Matson teaches Exiles the hard way

London Irish now have anything but a soft centre
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The Independent Online

They used to sing ditties down at Sunbury on a Saturday night. One began: "I don't know why I joined the London Irish; My mother was half Spanish and half Dutch; I don't know if I ever had a father; Mother doesn't talk about him too much".

They used to sing ditties down at Sunbury on a Saturday night. One began: "I don't know why I joined the London Irish; My mother was half Spanish and half Dutch; I don't know if I ever had a father; Mother doesn't talk about him too much".

No, you did not always have to be Irish to play for London Irish, but some say that the club, now relocated from Sunbury to Reading via Harlequins, has gone too far down the road of accepting all-comers. Others highlight two crucial factors: the improvement in the Irish economy since the 1950s, when 85 per cent of university graduates would head overseas for work; and more recently the determination of the Irish Rugby Football Union to bring their best players home to play.

These days the bottle green jersey of the London Irishman is just as likely to rest on a Kiwi as a Kerryman. Off the field, the Irish remain all craic and "Cockles and Mussels". On it, they have a southern hemisphere quartet calling the tune in the backline. Scrum-half Junior Tonu'u (currently nursing a finger tendon injury), outside-half Jarrod Cunningham and inside centre Jason Wright all learned their rugby in the New Zealand school of hard knocks. At outside centre is Tabai Matson - Fijian-born, New Zealand-raised.

Irish's encouraging start to the Premiership season - two wins out of three before thisafternoon's visit to Bristol - has been marked by Matson's direct running, wise distribution and teak-tough defence.

Matson moved from Fiji to Christchurch aged four, and stayed on as a boarder at Christ's College when his New Zealander father and Fijian mother returned to the islands. "Tabs" spent his teenage summers as a tuna baitman onFijian fishing boats, sleeping out on deck at night. In the winters he progressed via Canterbury age grade sides and the Marist club to an impressive 34 Super 12 appearances for the Crusaders in three seasons, culminating in the team's first title win in 1998.

Now 27, Matson twice came close to a Test cap for New Zealand. In France in November 1995, he made two midweek appearances at centre and occupied the left wing in the final Saturday match before the first Test. But Jonah Lomu took that position for the internationals, while the No 13 jersey was held by the peerless Frank Bunce. It was a similar story the following year in South Africa. "I had a terrible tour," said Matson. "John Hart had taken over as coach from Laurie Mains, and he realised that I was playing injured. That was basically it for me and the All Blacks."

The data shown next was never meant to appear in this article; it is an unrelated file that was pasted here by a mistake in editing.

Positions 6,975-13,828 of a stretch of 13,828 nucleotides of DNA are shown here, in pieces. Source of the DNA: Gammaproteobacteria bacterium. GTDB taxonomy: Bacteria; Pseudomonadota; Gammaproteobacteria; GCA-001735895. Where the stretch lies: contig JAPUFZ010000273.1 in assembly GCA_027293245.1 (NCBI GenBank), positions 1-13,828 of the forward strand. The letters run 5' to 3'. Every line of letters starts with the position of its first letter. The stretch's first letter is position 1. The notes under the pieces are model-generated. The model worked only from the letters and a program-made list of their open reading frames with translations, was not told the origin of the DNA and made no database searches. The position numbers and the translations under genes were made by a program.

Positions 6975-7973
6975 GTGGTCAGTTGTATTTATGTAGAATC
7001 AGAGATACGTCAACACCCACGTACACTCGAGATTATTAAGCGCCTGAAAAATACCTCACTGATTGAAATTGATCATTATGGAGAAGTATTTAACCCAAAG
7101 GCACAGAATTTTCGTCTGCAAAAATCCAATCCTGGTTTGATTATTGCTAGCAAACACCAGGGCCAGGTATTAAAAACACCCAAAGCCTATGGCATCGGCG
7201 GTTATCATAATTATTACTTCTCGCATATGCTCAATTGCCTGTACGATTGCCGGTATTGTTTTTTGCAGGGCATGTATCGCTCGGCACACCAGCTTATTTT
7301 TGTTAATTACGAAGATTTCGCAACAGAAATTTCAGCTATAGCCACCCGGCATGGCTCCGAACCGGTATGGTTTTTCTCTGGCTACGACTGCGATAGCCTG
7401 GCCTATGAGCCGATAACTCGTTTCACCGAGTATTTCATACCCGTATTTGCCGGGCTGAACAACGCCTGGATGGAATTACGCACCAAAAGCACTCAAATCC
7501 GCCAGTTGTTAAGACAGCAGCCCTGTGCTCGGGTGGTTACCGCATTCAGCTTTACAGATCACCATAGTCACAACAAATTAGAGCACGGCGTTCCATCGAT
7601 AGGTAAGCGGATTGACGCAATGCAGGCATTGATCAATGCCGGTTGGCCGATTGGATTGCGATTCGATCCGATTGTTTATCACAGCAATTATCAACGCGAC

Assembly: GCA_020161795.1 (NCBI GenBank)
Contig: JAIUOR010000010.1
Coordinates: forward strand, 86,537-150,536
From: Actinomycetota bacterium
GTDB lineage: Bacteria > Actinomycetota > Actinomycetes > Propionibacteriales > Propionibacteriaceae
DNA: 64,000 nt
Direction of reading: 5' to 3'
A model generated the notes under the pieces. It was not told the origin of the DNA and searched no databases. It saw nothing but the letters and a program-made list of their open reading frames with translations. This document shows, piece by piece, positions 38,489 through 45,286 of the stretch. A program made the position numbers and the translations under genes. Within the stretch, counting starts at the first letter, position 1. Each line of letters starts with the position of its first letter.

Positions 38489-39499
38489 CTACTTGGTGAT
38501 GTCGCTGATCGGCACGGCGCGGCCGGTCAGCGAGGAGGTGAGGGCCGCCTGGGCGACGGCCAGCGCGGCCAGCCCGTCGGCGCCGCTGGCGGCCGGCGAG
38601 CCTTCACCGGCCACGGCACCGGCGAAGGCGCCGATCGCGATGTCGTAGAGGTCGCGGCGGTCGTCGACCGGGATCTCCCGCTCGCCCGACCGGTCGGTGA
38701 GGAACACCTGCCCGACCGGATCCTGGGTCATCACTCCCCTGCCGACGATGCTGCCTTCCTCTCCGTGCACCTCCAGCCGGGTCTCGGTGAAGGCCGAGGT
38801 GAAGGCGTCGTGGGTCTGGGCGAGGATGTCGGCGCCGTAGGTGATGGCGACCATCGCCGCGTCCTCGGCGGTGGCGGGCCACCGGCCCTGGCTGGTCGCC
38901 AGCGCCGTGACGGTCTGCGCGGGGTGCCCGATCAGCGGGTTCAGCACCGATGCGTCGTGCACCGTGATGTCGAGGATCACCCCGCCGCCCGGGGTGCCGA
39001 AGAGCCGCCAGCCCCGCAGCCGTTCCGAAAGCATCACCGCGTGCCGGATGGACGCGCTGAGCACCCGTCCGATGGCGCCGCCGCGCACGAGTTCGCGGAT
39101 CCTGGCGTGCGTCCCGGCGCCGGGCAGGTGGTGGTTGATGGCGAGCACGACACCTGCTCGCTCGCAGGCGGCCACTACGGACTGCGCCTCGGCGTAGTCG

In 1998, Matson earned rave reviews as the Crusaders began their three-year domination of the Super 12, but Hart kept his distance, and the Canterbury boy moved abroad to Brive in France, making do with his five All Black jerseys. He has since played once for Fiji, but missed the World Cup last year with a calf injury.

Matson soon came into contact with Brive's notorious coach, Laurent Seigne. "He thought all backs were soft, which is probably a fair enough rule of thumb. At one stage he had the backs lying on the ground in the changing room, with the forward pack running over the top of them."

Matson starred in Brive's European Shield matches against London Irish last season, and Irish's director of rugby, Dick Best, signed him this summer. "I loved my time in France," said Matson, "but I was disappointed with the level of rugby. The Premiership is far harder."

So too, now, are the Irish. Matson and Wright both stand comfortably over six foot; Wright is the sort of man who has to walk through a front door sideways. "It's getting a wee bit like rugby league," said Matson, "in that if you don't let the opposition in, you only need to score a few points to win. Basically I run straight and try to set up my outsides. I've always judged how good a centre is by how many tries the wings and full-back score."

Matson spends his leisure time looking after his daughters Holly, two, and Michal, three months, happily ensconced in a semi a drop kick from the Thames. It may be a short stay. The former Canterbury coach, Peter Sloane, is now with the Otago Highlanders and wants Matson back for the Super 12 in March. "Before I arrived here, it was 70-30 that I would go," said Matson. "Now it's 50-50. The club is great, and the guys are perfect. I've been sore after games, and I like that because it means you've done something.

"The level is not much lower than Super 12 and I don't know how the international players do it. Keep doing it, I say, otherwise you might just overtake the southern hemisphere."

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